Abby’s response was that the woman should practice the “selective amnesia” she employed before they got married. and “focus solely on the areas in which you are in sync.”
This is not good advice, and it will likely ensure the relationship either ends badly or curdles into despair.
Ignored by the wife, the husband’s leanings will get worse and worse, and he’ll never be forced to confront them. They will have no consequences, other than to embarrass her.
It likely will become so much of a problem that it will become impossible to ignore – and then it’ll be too late, possibly driving the wife into a position of making the husband choose between the conspiracy theories or her.
It doesn’t have to be like that. It shouldn’t.
People like the woman in Kansas’ husband are the same type of people attracted to QAnon. They’re people attracted to Holocaust denial, to Sandy Hook truther bullshit, to sovereign citizen movements, and to pizzagate.
They’re broken people, hurt by a lifetime of not getting what they want, seeing others elevated above them, and not understanding why. And they get taken in by conspiracies full of secret knowledge, palatable enemies, exposed lies, and a crowd of compatriots who think they way they do.
What Q is telling these people fits in with the beliefs they already have: liberal government is broken, mass media invents the news for a living, mass entertainment is godless poison, our children aren’t safe, everyone is lying to us all the time, evil is everywhere, we need a savior to lead us to glory, and the only way to find the truth is to research it ourselves.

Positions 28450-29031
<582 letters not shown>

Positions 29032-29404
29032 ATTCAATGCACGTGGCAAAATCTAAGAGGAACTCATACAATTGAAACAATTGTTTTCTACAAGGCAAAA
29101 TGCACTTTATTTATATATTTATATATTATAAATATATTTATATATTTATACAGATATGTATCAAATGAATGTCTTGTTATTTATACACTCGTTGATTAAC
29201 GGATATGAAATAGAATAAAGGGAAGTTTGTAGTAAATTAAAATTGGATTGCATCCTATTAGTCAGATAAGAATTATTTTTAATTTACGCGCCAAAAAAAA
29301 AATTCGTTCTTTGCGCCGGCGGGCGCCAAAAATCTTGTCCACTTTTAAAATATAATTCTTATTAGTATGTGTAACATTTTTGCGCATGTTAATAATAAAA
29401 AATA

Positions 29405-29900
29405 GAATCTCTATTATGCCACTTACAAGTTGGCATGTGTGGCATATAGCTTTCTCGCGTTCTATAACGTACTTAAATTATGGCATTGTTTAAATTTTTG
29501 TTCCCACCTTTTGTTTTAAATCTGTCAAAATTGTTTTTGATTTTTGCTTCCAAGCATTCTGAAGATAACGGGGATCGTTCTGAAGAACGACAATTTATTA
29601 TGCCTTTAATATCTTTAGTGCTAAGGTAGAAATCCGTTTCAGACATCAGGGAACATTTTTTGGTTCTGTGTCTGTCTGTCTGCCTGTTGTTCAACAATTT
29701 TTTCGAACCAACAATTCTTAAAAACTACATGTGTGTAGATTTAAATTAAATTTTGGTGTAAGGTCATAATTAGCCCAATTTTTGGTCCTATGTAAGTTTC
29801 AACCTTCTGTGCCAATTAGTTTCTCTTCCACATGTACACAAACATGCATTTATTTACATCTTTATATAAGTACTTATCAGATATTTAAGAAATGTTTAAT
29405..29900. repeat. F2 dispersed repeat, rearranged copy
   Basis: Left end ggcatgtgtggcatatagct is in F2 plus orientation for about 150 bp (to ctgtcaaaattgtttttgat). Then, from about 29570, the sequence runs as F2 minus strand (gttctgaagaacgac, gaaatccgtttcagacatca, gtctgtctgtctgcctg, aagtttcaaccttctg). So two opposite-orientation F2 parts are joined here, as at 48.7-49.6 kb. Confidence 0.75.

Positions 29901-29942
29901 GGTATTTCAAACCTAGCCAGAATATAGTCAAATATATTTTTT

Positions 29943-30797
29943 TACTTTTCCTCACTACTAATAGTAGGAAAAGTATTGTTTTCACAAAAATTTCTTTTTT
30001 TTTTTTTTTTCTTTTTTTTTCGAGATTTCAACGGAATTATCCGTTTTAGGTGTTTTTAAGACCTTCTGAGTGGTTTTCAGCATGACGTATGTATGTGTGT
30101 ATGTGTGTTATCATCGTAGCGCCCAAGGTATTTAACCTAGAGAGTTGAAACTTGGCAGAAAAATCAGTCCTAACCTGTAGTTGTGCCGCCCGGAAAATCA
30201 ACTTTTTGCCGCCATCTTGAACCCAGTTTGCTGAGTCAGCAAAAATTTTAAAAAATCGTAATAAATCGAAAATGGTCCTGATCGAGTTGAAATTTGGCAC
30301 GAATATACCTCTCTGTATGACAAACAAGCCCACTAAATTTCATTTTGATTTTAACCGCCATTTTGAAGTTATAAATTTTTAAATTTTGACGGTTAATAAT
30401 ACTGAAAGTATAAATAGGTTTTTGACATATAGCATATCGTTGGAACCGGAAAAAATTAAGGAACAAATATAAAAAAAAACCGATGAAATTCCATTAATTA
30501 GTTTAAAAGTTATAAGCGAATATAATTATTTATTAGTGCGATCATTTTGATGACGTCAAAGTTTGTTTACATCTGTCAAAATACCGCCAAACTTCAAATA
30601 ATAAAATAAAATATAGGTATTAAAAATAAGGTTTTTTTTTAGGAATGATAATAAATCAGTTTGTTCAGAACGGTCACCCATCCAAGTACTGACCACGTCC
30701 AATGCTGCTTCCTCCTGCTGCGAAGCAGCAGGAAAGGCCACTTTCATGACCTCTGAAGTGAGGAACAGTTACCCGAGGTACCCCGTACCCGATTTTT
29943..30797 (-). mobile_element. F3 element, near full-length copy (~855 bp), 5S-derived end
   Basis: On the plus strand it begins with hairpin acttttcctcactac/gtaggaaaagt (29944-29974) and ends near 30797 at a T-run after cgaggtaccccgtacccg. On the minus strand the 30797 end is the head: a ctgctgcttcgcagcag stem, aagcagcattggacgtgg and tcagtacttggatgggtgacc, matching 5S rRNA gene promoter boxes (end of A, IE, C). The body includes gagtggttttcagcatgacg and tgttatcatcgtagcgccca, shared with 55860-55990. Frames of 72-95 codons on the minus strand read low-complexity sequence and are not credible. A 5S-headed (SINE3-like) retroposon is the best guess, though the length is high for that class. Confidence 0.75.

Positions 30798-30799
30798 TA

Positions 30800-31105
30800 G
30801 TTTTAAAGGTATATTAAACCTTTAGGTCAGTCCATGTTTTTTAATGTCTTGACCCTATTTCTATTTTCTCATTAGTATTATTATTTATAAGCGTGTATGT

These are powerful psychological motivators. Ignoring them through selective amnesia isn’t going to make it go away. It will make it worse, until the beliefs and the believers can’t be separated.
They have to be confronted. Make these people own up to their fascist fantasies. Make them have consequences.
If in the early years of his crankery, the husband in Kansas had been confronted by people he trusted, maybe he would have turned away from it. If his beliefs had consequences, maybe he would have discarded them.
But now, all that’s left is for his wife to ignore it and ask for advice.
If pummeled into submission by logic and reason, QAnon will eventually fade away. In fact, it’ll probably be forgotten next week by the mainstream media outlets breathlessly writing about it today.
Potential new members will turn away form the absurdity exposed by the media, the fence-sitters will burn off when the great awakening forseen by Q fizzles, and the hardcore cultists will divide among themselves as to who is the most pure. It’ll probably be all but gone sooner rather than later.
But the broken people it’s attracted, like the broken husband driving his wife to distraction ranting about how the Holocaust was faked, aren’t going anywhere. They’re still broken. And still looking for people to wallow in the brokenness with them. When QAnon sinks beneath the waves they’ll find something else to focus their grievance and pain.
And we’ll have to confront whatever it is.
So yes, I think we have to talk about QAnon – so that at some point, we never have to mention it again.